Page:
In People v. Black's Food Store, 16 Cal.2d 59 [ 105 P.2d 361] and the companion case of People v. Green FrogFood Emporium, and People v. Pay Less Drug Store, 25 Cal.2d 108 [ 153 P.2d 9], the state successfully maintained actions to enjoin violations of the act but no objection was there made to the state as a party plaintiff.Summary of this case from People v. Centr-O-Mart
Docket No. Sac. 5320.
August 19, 1940.
APPEAL from orders of the Superior Court of San Joaquin County granting temporary injunctions of sales in violation of the Unfair Practices Act. C.W. Miller, Judge. Affirmed.
Levinsky Jones, Jones Quinn, Gilbert L. Jones and Jack J. Miller for Appellants.
F.C. Clowdsley, District Attorney, and Maxwell M. Willens, Assistant District Attorney, for Respondent.
The above-entitled cases were consolidated for trial. Each complaint charges the defendants, as merchants, with unlawfully selling products for less than cost "for the purpose of injuring competitors and destroying competition", contrary to section 3 of the Unfair Practices Act of California, as amended in 1937. (Stats. 1937, p. 2395; 2 Deering's Gen. Laws of 1937, p. 4157, Act 8781.) Upon the hearing of a notice to show cause, at which time evidence was adduced, the court, in the exercise of its discretion, issued preliminary injunctions under the provisions of section 527 of the Code of Civil Procedure. From the orders granting the preliminary injunctions the respective defendants have appealed. The records are presented on a bill of exceptions. The only question involved is whether the court abused its discretion in granting the orders for preliminary injunctions.
 Since the evidence which was adduced upon the applications for preliminary injunctions is conflicting and there was no showing that the temporary injunctions will result in unusual detriment to the defendants, we may not hold that the court abused its discretion.  It has been held upon sound principle that the legislature has the authority, under its police powers, to regulate business for the general welfare of the public, by prohibiting merchants from selling products below cost "for the purpose of injuring competitors or destroying competition". ( Wholesale Tobacco Dealers Bureau of Southern California, Inc., v. National Candy Tobacco Co., 11 Cal.2d 634 [ 82 P.2d 3, 8, 118 A.L.R. 486].)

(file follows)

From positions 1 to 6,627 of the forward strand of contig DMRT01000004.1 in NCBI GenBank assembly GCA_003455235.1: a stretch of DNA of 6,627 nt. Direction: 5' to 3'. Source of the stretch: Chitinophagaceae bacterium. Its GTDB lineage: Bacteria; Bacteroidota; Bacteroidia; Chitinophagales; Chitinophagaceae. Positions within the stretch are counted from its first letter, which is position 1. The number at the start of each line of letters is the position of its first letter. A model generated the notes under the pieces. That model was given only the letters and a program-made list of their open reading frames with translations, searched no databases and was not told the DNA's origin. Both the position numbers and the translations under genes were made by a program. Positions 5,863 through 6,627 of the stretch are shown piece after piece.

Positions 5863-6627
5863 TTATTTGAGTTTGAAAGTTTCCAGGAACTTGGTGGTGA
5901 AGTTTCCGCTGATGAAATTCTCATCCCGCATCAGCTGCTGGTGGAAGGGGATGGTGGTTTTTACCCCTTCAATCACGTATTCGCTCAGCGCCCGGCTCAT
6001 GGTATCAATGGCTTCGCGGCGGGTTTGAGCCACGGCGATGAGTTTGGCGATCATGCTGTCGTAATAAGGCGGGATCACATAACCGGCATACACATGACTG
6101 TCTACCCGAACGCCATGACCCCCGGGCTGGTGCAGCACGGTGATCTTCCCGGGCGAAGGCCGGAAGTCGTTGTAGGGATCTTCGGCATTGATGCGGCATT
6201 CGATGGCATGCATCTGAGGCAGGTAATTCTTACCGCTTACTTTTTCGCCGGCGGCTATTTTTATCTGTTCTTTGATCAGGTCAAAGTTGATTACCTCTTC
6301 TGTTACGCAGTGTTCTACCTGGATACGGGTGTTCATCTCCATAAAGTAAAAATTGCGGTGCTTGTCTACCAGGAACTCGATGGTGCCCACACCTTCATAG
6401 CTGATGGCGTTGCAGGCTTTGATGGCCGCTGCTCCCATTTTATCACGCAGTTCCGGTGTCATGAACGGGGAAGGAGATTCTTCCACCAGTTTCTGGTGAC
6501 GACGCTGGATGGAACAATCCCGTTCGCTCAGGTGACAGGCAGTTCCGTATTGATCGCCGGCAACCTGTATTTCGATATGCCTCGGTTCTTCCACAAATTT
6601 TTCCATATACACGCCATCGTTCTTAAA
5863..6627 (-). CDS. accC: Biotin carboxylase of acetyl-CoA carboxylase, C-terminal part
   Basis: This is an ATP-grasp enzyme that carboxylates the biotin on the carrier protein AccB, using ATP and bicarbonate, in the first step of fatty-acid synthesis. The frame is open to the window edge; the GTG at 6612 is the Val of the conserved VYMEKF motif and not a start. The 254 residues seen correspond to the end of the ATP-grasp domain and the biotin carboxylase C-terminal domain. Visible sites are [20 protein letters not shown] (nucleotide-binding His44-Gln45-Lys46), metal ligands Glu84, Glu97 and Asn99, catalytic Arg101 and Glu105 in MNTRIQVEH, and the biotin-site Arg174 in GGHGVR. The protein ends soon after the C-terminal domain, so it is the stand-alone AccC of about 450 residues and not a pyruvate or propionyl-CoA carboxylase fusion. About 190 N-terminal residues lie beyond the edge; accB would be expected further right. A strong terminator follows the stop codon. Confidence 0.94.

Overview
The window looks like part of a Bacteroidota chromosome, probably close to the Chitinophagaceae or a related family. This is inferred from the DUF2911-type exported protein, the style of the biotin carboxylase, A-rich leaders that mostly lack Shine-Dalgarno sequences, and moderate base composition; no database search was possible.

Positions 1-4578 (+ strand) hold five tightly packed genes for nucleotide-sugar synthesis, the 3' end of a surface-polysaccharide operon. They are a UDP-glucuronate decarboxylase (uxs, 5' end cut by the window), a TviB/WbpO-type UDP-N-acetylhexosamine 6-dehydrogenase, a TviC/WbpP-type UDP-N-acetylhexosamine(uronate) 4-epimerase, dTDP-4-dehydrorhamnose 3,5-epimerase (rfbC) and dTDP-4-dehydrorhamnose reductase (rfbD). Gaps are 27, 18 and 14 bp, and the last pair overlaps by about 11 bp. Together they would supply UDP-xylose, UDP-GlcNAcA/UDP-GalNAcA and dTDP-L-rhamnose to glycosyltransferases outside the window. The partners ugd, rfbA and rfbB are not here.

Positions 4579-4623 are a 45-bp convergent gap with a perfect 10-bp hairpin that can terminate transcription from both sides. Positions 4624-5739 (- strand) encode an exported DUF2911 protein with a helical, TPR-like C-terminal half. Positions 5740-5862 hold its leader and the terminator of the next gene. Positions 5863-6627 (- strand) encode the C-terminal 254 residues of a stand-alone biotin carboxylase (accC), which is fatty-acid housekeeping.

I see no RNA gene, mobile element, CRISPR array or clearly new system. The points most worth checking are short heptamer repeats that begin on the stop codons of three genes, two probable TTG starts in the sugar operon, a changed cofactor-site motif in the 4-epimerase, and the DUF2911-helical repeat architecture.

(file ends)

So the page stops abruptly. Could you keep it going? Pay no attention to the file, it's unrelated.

The title to the Unfair Practices Act, as amended, sufficiently embraces the subject-matter included therein to conform to article IV, section 24, of the Constitution of California.
 The authorities are numerous and uniform to the effect that the granting or denial of a preliminary injunction on a verified complaint, together with oral testimony or affidavits, even though the evidence with respect to the absolute right therefor may be conflicting, rests in the sound discretion of the trial court, and that the order may not be interfered with on appeal, except for an abuse of discretion. ( Kendall v. Foulks, 180 Cal. 171 [ 179 P. 886]; Metropolitan Laundry Co. v. Greenfield, 20 Cal.App.2d 246 [ 66 P.2d 722]; 14 Cal. Jur. 180, sec. 7; 32 C.J. 29, sec. 11; 14 R.C.L. 312, secs. 11 and 12.)
 In the present case the applications for temporary injunctions were heard on the verified complaints which specifically allege that the merchandise was sold below cost "for the purpose of injuring competitors and destroying competition". Representatives of the defendants testified that they did sell, offer for sale and advertise the goods in question "at prices below their invoice or replacement cost", but that they did so merely "to increase the volume of our business", and that they had no intention of thereby "injuring competitors" nor did they "intend to destroy competition". The evidence in this case therefore created a mere conflict on the material issue regarding the intention with which the goods were sold below cost. A sound discretion was therefore conferred upon the trial court to grant or deny the preliminary injunctions. It does not appear that discretion was abused. The orders do not determine the merits of the controversies. They have the effect of merely maintaining the status quo until the cases are decided on their merits.
The orders are affirmed.
Shenk, J., Curtis, J., Carter, J., Spence, J., pro tem., and Gibson, C.J., concurred. Houser, J., concurred in the judgment.